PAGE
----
With all the focus on the drama of Brexit, it is easy to forget that we are fast approaching the end of another tax year. If you have not already done so this is the time to review your financial and tax affairs and consider if any action needs to be taken by 5 April 2019.
In this and the next few articles we outline a few areas for consideration. In this article we consider some of the ‘cliff edge’ or ‘tipping points’ and planning within the family.
When your total income reaches certain thresholds, it tips any extra income into a tax band where a higher rate of tax is charged. This can also mean you lose part or all of your Savings Allowance, Child Benefit, Personal Allowance, or pension annual allowance.
You may be able to save tax by moving income from 2018/19 to 2019/20, or by making certain payments in 2018/19 rather than in 2019/20.
Say you are a 20% taxpayer in 2018/19, but expect that a bonus due in March 2019 will tip you into the 40% band (over £46,350). If you ask your employer to delay paying the bonus until after 5 April 2019, you’ll pay the tax on that income later. You will also retain all your £1,000 Savings Allowance, and may still stay out of the 40% band for 2019/20, as the threshold for that year will be £50,000. The main thresholds are (2018/19 figure first, then 2019/20):
- basic Personal Allowance: £11,850 (£12,500) – basic rate tax (20%) starts
- higher rate threshold: £46,350 (£50,000) – 20% rate increases to 40% and Savings Allowance reduces from £1,000 to £500
- married couples allowance: transfer of 10% of Personal Allowance is possible where the higher earner has income of no more than £46,350 (£50,000)
- Child Benefit clawback: income between £50,000 and £60,000 (no change for 2019/20)
- withdrawal of Personal Allowance: income between £100,000 and £123,700 (£125,000 in 2019/20)
- additional rate: income above £150,000 – 40% rate increases to 45% (no change for 2019/20), Savings Allowance removed, and pension annual allowance reduced
Note, the thresholds quoted above don’t apply to taxpayers who live in Scotland, as the Income Tax rates in Scotland are different to those that apply in the rest of the UK. However, the principle is the same.
Gift Aid donations and pension contributions can increase the value of most of the above thresholds. You can elect for Gift Aid donations to be treated as being paid in the preceding year.
Income that can easily be moved from year to year includes:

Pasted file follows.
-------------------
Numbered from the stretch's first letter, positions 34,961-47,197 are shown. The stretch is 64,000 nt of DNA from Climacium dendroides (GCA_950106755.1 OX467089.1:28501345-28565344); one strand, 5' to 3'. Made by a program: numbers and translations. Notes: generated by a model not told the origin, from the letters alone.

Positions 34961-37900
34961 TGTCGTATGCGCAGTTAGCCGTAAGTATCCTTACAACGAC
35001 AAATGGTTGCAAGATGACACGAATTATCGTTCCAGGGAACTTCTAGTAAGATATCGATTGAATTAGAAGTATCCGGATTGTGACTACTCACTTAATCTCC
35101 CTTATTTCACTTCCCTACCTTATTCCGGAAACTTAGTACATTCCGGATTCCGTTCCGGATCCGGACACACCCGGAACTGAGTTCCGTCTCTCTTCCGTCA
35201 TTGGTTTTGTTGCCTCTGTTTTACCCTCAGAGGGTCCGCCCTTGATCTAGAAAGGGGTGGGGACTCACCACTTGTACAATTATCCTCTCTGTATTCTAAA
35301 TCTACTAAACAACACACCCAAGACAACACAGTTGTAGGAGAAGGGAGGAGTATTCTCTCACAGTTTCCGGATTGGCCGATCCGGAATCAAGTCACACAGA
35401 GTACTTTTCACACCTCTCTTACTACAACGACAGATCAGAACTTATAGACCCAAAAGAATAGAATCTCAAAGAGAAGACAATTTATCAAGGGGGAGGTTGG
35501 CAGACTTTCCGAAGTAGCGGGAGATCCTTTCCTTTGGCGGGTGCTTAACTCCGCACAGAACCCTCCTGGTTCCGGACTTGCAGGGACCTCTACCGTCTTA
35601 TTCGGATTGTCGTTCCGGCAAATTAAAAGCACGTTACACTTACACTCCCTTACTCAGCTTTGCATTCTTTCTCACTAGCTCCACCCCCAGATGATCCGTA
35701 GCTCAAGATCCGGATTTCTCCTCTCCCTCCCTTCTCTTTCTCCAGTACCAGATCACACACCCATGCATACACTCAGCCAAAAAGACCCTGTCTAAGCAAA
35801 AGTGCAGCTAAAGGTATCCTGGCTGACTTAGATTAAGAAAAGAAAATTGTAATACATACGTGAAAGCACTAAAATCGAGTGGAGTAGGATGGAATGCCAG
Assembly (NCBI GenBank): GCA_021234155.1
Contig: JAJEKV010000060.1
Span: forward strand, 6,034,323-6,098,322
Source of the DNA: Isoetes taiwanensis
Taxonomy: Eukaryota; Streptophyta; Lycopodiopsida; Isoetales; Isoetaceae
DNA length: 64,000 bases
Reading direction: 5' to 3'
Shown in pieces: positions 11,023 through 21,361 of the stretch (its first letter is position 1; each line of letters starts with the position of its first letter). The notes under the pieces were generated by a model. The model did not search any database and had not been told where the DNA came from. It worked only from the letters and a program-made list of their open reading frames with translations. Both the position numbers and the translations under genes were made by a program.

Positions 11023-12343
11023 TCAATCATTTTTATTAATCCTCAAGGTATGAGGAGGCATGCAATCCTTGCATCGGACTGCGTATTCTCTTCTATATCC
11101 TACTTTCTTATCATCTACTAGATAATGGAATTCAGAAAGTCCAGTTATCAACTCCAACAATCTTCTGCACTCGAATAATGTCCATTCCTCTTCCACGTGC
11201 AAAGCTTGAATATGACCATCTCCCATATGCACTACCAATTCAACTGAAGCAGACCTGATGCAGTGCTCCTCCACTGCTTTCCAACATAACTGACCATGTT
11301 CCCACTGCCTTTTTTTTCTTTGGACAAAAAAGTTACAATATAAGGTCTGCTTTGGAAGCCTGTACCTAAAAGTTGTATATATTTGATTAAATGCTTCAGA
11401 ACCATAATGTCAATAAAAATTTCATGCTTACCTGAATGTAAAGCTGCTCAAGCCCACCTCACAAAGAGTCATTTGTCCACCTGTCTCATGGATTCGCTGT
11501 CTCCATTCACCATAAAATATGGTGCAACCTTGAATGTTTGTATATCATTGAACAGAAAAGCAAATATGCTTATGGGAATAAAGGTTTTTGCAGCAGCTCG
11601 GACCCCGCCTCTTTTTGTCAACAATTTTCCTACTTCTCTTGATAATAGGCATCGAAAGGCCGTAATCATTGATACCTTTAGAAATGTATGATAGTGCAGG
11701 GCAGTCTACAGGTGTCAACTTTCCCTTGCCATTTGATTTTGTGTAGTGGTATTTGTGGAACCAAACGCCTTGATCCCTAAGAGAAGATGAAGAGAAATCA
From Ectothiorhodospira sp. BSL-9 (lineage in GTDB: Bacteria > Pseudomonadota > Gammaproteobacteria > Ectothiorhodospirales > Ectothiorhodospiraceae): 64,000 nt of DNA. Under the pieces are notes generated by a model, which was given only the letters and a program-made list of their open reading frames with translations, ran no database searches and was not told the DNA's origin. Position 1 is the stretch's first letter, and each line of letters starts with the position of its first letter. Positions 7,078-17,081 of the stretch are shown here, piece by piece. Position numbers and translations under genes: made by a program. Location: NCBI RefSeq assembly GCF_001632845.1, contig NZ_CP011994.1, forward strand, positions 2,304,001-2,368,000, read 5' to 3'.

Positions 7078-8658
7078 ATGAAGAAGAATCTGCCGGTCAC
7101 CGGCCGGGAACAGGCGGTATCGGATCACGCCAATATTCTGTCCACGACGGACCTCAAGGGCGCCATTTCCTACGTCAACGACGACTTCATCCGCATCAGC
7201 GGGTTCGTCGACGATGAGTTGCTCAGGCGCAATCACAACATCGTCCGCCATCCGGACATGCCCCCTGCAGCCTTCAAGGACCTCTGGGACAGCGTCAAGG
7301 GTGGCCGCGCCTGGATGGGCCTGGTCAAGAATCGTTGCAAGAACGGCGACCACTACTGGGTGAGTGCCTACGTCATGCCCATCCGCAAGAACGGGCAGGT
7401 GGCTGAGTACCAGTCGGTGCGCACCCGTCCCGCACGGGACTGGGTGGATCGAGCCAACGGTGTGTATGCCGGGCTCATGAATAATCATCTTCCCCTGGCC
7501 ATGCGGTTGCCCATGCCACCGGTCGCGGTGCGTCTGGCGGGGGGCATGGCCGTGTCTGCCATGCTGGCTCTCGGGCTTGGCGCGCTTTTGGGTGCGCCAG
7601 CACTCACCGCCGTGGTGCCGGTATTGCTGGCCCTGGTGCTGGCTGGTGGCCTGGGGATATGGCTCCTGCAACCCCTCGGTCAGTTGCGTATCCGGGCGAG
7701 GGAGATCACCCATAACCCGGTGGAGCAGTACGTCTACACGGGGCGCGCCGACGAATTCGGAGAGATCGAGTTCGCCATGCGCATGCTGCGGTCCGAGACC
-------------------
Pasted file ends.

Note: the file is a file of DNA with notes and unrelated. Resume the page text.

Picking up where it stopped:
- bonus from your own company
- dividends from your company
- encashments of life assurance bonds
- withdrawal of taxable income from pension schemes in ‘drawdown’.
In the UK, everyone is taxed as an individual, but social security benefits, including Tax Credits and Universal Credit, are awarded on the basis of the family’s total income. Child Benefit is also withdrawn based on the income of the higher earner of a couple, irrespective of who claimed it.
Families with an unequal distribution of income will often pay more tax than couples who earn just enough each to cover their basic Personal Allowance (£11,850 for 2017/18) and the basic rate band. The thresholds for restricting Child Benefit (£50,000), Personal Allowance (£100,000) and pension annual allowance (£150,000) all operate for the individual, so disadvantage families where the income is concentrated in one person’s hands.
Consider the Browns – they have two children and claim Child Benefit. In 2018/19 George Brown earns £88,000 and pays higher rate tax, but Sally Brown has no income. Because George’s income is over £60,000, the family’s Child Benefit is clawed back from him as a tax charge.
In contrast, John and Joy Green each earn £44,000, so they keep their Child Benefit, and pay less Income Tax as their highest marginal tax rate is 20%. Both Greens make use of their full Personal Allowance and most of their basic rate band.
Roger and Rose are in a worse tax position. Roger’s total income is £160,000 and his employer contributes £40,000 into his pension scheme. Roger and Rose have no effective Personal Allowances, as Rose has no income to set her allowance against, and Roger’s Personal Allowance is entirely withdrawn as his income exceeds £123,700.
Roger is treated as having income of £200,000 (£160,000 + 40,000) for pension relief purposes. His pension annual allowance is therefore reduced to £15,000, so he suffers an annual allowance charge at 45% on £25,000 of pension contribution.
These examples show that it makes sense to transfer some income from the higher earner to the lower earner in order to take advantage of the Personal Allowance and lower tax bands, and to avoid the clawback of allowances. This is not always easy to do, but the following methods are possible:
- an outright gift of savings and investments which produce taxable income
- putting savings and investments into joint names and sharing the income
- employing the spouse or partner in a business
- taking the spouse or partner into partnership
HMRC can challenge some of these if they think the transfer is not genuine – it’s important to take advice to be sure that the plan will work.
Please contact Mark Wildi or Vinnie Rome if you would like to discuss any of the tax planning points covered in this series, on 1689 877081 or complete our online form.